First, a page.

Welcome to Cornell, little lady!
It wasn’t so long ago when we met sharing a hotel room at high school debate states as your freshman self pressed me with questions about public speaking and research tips. Throughout the next few years, as your questions shifted from debate strategies to boy drama to high school classes to college applications to Cornell course selection, I have been lucky enough to watch you grow as your debate mom, and I can’t be more proud of all you’ve accomplished. Although I’m going to have to respectfully decline your real mom’s offer to pay me to babysit you here, I wish you the most incredible Cornell experience and hope to impart some washed up upperclassman insight.
When I arrived in my Donlon dorm, I was ready for college to be everything modern media and peppy tour guides nationwide promised it would be: transformative, enlightening and the best time of my young life. And so far, Cornell has delivered; however, it’s been far more complicated and messy than advertised. It turns out that there are whole swaths of college life that get glossed over by the glossy pages of Cornell brochures.
You will fail. You were quite the accomplished high schooler. When you put your mind and soul into something you truly cared about, you’ve almost always succeeded. However, rejection is going to be your new best friend. At some point, you will put your best foot forward only to be told you’re not good enough. You’ll be left staring at your foot wondering if you should have gotten a pedicure. At first it will sting, but somewhere between the third club rejection and the 30th internship rejection, you’ll learn how to deal with failure and it will leave you stronger. Fail often, fail freely, but learn how to pick yourself back up.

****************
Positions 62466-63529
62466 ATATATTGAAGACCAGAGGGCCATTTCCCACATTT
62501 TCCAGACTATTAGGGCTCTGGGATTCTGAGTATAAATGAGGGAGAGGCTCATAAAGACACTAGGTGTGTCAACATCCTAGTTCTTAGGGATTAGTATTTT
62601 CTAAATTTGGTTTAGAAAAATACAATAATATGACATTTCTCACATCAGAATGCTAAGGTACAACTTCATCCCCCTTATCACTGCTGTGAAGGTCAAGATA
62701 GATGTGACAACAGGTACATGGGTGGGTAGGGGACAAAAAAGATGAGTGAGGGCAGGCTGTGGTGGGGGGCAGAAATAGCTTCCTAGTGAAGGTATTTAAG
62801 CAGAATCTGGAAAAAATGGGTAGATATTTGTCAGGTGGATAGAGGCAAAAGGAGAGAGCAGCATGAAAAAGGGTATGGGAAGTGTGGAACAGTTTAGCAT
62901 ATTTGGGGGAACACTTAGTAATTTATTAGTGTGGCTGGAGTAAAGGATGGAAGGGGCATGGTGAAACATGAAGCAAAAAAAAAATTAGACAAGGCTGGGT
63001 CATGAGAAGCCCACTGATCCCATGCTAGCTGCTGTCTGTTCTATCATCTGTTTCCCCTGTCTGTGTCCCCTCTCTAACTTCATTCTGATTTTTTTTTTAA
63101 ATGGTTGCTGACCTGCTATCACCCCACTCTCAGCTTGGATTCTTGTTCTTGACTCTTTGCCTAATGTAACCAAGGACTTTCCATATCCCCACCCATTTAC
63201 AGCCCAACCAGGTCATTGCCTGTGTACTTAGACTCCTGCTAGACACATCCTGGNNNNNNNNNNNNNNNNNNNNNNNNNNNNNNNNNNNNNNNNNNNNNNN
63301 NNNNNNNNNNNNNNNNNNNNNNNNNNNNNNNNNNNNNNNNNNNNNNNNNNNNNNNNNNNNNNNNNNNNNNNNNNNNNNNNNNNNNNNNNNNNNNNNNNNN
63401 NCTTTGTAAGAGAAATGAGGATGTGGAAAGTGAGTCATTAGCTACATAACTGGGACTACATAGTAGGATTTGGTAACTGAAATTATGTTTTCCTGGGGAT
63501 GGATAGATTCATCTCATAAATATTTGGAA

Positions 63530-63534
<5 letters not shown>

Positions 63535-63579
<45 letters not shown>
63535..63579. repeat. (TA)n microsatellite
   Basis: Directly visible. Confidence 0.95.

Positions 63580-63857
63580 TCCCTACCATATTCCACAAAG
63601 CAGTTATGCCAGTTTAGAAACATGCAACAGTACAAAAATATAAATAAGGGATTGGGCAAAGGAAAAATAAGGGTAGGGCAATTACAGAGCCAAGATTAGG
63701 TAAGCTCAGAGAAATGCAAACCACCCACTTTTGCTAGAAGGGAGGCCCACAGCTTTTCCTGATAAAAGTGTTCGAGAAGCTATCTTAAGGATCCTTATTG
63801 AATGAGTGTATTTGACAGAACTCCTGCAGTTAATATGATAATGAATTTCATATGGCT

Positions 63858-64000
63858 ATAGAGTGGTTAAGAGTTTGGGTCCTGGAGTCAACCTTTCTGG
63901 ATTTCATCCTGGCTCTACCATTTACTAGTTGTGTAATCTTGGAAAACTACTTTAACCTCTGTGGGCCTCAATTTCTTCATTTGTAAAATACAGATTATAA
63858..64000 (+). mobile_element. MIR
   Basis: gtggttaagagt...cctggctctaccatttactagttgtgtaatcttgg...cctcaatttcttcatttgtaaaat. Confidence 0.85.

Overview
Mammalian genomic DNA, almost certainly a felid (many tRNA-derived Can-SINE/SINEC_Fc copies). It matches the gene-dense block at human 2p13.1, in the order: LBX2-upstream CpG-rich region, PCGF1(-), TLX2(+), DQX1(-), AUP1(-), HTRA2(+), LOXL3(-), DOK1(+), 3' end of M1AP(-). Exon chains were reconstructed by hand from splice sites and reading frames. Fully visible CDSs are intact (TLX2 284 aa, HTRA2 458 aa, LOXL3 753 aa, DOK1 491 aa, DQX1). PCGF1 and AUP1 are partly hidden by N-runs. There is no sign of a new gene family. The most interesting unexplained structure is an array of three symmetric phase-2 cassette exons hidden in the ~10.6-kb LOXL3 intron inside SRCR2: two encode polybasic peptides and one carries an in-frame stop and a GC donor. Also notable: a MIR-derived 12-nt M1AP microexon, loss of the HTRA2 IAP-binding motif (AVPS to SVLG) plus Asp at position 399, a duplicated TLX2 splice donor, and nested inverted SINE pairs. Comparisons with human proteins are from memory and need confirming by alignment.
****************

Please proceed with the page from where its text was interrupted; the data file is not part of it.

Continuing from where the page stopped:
You will get sick. In addition to multiple run-ins with the Donlon plague, you’ll get sick of the cold, sick of RPCC brunch, sick of sweaty basements and warm Natty Lights. You’ll get homesick and long for your beautiful bed, petty fights with your twin, and the shared memories of the people you’ve known for the past decade. And when Cornell Health proves insufficient, you will need someone to lean on. It may take a while, but you will find people you can really call your own. And once you do, you will wonder how you ever survived without them.
It turns out there’s so much beyond the bounds of Short Hills. Be open to new ideas and new perspectives. Be ready to be engaged, be challenged, and be wrong. You’ll meet people with such different backgrounds and beliefs who will force you to question your own. And while it will be tempting to stick to your familiar bubble, if you venture outside of it, you may be so lucky as to befriend a farm boy wise beyond his years who grew up gay in the conservative center of Oregon and paid for his first year of Cornell by selling his pig or even a Ghanaian queen from Columbus who roasts you for your lack of understanding of black culture but makes you a better person everyday. You may also find a lot of people who will disagree that New Jersey is a suburban paradise. Feel free to cancel them on spot.
Join a cult. This may come in the form of a club or team or house, but if you are so lucky, you could find a home on this large and often lonely campus and maybe even something that sets your soul on fire. You could find friends you love and respect doing an activity that helps you grow and learn with mentors who support and inspire you. Go ahead, drink the kool-aid.
I’m so excited to spend the next two years with you wasting hours in Libe, going on midnight Wegman’s runs, and watching the sunrise after a night in the Cocktail Lounge. I can’t wait to show you to my version of Weehawken and introduce you to the absolute splendor of a perfectly clear night sky in Ithaca. Your next four years will be a delightfully surprising mess and if you ever falter, know I will be here every step of the way.
Sarah Park is a junior in the School of Industrial and Labor Relations. S*Park Notes runs every other Monday this semester. She can be reached at [email protected]